UK’s CSS manufactures high quality hydrogen from waste

Helped through £4 million in government funding, CSS has demonstrated the feasibility of producing hydrogen gas from syngas which is derived through “waste gasification.”

Wales-based Compact Syngas Solutions (CSS), a waste-to-hydrogen company, has successfully demonstrated the feasibility of producing hydrogen gas from syngas derived through “waste gasification.”

CSS recently secured nearly £4 million in government funding to enhance the environmental friendliness of its biomass and waste-to-hydrogen plants by incorporating carbon capture technology.

The waste-to-energy process relies on an advanced gasifier that transforms waste into raw syngas and char, marking a crucial initial step in the carbon capture process. CSS has innovatively developed its pressure swing adsorption (PSA) system for separating hydrogen from syngas, avoiding reliance on costly third-party suppliers in the petrochemical sector.

CSS said that the current design is anticipated to progress into a two-stage PSA process, aiming to meet waste-to-energy sector requirements by maintaining an operating pressure around 3 barg and achieving over 98% purity. The syngas, comprising hydrogen, carbon monoxide, carbon dioxide, methane, nitrogen, water vapor, bio-oils, and trace contaminants, undergoes several gas clean-up stages.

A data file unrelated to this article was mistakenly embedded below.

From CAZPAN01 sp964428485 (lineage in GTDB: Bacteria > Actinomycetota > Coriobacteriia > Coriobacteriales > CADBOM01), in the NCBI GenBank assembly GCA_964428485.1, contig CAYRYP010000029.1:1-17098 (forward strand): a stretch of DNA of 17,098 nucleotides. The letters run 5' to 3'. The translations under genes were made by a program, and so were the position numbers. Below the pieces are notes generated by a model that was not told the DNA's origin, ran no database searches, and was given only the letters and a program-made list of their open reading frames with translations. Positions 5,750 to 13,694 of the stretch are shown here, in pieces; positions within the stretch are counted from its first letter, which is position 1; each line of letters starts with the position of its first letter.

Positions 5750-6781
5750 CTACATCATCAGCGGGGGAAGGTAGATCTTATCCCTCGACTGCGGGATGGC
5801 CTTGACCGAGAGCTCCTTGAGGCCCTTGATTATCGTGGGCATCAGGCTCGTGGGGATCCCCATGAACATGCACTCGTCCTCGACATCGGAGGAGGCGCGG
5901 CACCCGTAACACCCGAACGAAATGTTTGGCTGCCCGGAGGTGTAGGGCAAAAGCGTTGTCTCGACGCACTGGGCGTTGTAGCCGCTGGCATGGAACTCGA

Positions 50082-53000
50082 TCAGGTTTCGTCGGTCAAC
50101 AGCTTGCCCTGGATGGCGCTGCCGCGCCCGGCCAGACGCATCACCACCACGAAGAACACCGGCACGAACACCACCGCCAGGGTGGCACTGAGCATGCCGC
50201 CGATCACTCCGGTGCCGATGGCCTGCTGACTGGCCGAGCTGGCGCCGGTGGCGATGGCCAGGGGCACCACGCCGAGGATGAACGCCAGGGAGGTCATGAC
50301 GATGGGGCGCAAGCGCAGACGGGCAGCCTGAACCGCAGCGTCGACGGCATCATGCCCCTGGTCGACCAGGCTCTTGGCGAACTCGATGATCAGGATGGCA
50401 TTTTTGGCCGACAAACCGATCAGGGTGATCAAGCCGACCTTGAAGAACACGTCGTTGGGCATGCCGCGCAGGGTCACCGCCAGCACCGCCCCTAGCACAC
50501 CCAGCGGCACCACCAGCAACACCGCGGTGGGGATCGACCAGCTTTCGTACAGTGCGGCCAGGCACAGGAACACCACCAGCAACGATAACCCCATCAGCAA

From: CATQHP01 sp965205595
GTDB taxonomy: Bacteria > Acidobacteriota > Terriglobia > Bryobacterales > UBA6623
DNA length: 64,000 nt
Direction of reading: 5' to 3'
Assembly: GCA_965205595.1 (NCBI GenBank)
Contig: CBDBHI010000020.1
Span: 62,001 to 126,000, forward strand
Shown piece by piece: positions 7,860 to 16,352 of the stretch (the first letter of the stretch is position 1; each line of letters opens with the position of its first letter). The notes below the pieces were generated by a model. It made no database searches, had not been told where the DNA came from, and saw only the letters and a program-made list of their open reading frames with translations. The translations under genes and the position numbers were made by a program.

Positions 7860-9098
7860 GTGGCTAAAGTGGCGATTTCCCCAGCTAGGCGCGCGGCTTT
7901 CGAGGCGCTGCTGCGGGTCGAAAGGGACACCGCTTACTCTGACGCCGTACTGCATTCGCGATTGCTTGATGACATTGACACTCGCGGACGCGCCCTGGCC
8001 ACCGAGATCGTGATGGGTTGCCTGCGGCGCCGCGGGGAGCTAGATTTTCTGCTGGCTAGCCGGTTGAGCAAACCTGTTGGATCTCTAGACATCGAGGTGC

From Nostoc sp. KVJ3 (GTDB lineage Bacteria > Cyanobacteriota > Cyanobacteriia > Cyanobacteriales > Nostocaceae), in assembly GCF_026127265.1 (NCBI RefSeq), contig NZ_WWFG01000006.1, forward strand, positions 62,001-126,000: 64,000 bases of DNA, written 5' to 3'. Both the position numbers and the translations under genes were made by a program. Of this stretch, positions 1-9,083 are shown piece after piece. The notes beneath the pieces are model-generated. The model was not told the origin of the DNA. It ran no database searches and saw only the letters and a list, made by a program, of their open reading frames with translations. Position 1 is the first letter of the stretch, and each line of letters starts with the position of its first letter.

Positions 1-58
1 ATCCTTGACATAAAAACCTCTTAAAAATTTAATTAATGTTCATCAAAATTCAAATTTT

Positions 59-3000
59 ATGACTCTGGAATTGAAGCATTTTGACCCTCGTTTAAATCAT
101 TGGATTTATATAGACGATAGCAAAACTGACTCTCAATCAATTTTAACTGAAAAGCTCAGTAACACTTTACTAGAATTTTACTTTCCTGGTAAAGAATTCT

As per CSS, the Pressure Swing Adsorption (PSA) process is employed in two stages, resulting in a demonstrated capability to produce hydrogen gas with over 95% purity in real syngas conditions.

Preliminary plant trials have shown the effectiveness of the PSA process even at low operating pressures (1.5 barg) and with a simplified two-stage PSA process. Ongoing work is planned at higher operating pressures to assess the cost balance between capital investment and operating expenses in the waste-to-energy business setting and its scale of operation.

CSS mentions that for numerous applications where hydrogen can replace natural gas and fuel oils, such as in boilers, furnaces, and hydrogen-converted diesel engines, a purity of 98% is sufficient. The company asserts that achieving very high hydrogen purity (99.99%) is unnecessary and cost-prohibitive in such scenarios.

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